Russia is also building a large, diverse, and modern set of non-strategic systems that are dual-capable and not accountable under any arms control agreement, including the New START Treaty which was extended for five years by the current Administration without getting anything in return. Russia’s non-strategic nuclear weapons modernization is increasing the total number of such weapons in its arsenal, while significantly improving its delivery capabilities. According to then DIA Director General Ashley, “Russia’s stockpile of nonstrategic nuclear weapons, already large and diverse, is being modernized with an eye towards greater accuracy, longer ranges and lower yields to suit their potential war-fighting role.” This includes the production, possession, and flight testing of the INF Treaty killing 9M729 ground-launched cruise missile.
However, Russia isn’t the only threat we must consider. Over the next decade, China will expand and diversify its nuclear forces as it seeks to be a strategic peer to the United States. This past February, Admiral Richard stated, “China’s nuclear weapons stockpile is expected to double (if not triple or quadruple) over the next decade.” They are also on the cusp of fielding a triad and are undertaking some very provocative activities at their nuclear test site. This undertaking has occurred at the same time they have refused to participate in good faith arms control negotiations, calling into question their commitment to the Nuclear Non-proliferation Treaty.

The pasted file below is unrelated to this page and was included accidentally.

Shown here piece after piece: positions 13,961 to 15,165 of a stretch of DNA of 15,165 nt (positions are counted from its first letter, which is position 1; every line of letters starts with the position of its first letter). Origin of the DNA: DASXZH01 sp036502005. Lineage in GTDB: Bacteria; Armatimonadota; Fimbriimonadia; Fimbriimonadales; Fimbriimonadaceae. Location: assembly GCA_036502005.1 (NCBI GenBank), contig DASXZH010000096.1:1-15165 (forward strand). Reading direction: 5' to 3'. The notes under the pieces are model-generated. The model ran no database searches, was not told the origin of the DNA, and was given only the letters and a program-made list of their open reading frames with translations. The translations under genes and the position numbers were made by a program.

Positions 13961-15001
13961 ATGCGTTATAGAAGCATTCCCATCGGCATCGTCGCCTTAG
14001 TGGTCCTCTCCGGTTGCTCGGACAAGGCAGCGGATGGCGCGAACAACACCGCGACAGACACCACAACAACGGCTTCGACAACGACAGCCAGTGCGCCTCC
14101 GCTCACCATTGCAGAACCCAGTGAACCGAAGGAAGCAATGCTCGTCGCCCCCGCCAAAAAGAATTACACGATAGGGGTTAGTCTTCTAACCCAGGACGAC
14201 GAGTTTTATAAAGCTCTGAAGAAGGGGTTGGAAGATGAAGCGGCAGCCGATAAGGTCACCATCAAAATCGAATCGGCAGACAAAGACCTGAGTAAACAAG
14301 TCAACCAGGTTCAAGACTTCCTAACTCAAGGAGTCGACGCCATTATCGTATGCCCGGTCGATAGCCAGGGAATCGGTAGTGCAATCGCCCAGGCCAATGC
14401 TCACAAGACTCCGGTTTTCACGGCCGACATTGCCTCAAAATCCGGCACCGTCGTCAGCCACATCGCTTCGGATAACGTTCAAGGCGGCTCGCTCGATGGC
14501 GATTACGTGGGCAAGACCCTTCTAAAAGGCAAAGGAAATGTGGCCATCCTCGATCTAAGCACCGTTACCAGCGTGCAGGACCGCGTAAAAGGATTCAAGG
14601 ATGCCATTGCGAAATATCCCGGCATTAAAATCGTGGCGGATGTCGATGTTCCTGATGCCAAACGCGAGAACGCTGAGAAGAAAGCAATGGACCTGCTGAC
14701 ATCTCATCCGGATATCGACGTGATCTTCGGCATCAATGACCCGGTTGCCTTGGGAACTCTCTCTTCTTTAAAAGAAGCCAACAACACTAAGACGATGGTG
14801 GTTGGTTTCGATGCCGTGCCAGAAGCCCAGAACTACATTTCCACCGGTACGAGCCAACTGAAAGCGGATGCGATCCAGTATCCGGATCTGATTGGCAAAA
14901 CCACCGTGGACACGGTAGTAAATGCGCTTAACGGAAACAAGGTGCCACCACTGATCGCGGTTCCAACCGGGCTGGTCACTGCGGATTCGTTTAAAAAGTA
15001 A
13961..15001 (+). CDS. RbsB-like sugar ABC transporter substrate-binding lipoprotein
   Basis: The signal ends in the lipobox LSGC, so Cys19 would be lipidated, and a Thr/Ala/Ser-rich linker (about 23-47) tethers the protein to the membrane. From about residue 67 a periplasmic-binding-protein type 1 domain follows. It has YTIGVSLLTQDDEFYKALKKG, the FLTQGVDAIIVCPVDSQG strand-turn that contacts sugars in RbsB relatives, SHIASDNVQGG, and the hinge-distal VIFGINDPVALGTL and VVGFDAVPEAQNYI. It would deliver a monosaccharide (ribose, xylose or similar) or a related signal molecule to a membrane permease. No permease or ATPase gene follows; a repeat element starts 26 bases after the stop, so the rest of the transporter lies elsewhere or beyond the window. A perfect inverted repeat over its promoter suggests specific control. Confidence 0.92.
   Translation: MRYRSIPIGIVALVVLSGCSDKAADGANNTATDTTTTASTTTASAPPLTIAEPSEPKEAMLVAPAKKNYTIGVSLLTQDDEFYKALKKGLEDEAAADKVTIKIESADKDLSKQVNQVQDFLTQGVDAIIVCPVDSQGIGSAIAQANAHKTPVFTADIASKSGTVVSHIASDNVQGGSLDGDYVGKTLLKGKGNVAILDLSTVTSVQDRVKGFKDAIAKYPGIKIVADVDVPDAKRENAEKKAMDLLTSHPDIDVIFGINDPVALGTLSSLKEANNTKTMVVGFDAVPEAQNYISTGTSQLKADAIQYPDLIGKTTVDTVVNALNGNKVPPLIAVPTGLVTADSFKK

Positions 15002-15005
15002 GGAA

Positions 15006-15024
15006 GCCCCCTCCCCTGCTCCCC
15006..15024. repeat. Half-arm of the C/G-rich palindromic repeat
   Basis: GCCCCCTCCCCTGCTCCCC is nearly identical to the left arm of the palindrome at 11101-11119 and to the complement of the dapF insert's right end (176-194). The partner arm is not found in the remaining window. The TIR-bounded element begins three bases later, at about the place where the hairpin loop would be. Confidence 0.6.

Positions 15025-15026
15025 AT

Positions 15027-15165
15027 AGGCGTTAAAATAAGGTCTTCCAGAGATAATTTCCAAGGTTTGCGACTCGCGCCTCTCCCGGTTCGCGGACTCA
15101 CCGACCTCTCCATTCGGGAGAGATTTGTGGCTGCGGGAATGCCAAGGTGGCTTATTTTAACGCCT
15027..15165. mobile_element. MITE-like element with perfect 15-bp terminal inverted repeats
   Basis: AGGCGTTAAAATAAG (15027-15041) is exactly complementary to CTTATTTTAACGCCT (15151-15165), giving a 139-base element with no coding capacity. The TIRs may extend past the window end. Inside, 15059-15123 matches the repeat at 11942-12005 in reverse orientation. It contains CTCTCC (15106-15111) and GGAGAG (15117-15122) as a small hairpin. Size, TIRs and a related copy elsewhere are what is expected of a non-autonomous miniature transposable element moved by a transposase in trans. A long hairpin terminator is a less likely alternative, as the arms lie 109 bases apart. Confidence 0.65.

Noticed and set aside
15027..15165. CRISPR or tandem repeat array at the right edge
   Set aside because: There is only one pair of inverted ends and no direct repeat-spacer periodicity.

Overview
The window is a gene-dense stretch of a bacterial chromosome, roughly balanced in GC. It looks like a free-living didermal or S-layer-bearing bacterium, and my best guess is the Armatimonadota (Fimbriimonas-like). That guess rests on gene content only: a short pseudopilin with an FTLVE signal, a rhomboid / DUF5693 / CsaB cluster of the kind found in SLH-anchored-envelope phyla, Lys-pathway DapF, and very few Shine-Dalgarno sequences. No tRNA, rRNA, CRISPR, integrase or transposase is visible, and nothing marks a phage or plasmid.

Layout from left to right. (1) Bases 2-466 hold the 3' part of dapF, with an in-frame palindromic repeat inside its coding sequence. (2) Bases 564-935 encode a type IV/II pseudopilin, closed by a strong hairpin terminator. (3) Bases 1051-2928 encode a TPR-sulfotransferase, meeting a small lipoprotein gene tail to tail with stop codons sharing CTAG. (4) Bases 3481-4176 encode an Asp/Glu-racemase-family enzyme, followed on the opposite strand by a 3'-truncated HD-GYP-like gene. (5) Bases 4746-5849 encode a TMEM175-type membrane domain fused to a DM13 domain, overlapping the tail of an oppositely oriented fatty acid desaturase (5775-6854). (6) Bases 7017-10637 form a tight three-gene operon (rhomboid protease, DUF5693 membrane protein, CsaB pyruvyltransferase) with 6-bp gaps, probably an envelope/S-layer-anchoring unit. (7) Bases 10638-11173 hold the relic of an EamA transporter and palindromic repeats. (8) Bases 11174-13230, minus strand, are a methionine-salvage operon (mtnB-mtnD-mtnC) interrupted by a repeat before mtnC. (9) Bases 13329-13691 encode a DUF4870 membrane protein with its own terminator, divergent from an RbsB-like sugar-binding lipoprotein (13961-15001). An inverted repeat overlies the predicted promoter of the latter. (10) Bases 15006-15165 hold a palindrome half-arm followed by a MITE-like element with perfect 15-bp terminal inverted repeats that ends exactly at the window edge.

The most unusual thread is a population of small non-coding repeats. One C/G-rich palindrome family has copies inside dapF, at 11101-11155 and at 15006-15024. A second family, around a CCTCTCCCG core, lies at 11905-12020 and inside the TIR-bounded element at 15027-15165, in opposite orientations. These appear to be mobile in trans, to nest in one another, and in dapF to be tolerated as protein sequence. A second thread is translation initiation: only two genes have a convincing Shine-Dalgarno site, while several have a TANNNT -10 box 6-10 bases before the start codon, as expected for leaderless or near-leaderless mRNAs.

Ms. Dalton, Admiral Richard’s views on Communist China’s nuclear modernization are well known. I am interested in hearing from you today on whether or not you concur with both his and the Intelligence Community’s assessment of China’s nuclear modernization trajectory and doctrine. He’s stated that China has a No First Use Policy that you “could drive a truck through.” I think it may be better characterized as them having a No First Use policy you could drive a “road-mobile ICBM through.” Ms. Dalton, I would like to hear if you agree that China could quadruple its warhead stockpile over the next decade and that its No First Use policy isn’t worth the paper it’s written on?
Admiral Richard in your written statement you say, “for the first time in our history, the nation is on a trajectory to face two nuclear-capable, strategic peer adversaries at the same time, who must be deterred differently.” I am very interested in hearing more about that and specifically, how our nation should approach this problem of deterrence. I was also struck by portions of your testimony that described your challenges associated with planning for future conflicts and the very real possibility that adversaries may “consider nuclear use as their least bad option” and I look forward to learning more about this as well.
As for Space, General Dickinson, this committee knows better than most that Space is no longer an uncontested environment. It has become increasingly crowded and is now classified as a warfighting domain. To continue to be effective in space and to support the joint force, we must be able to work together with our allies and with renewed focus, our commercial partners. It means information cannot be so classified that it cannot be communicated quickly. It means working with our allies to develop norms for how we operate. It also means publicizing the destabilizing space activities of Russia and China. Finally, it means taking advantage of the immense technological leaps that we are seeing in the commercial sector, particularly in constrained budget environments. I look forward to hearing how Space Command is working to address these issues and others raised in your testimony.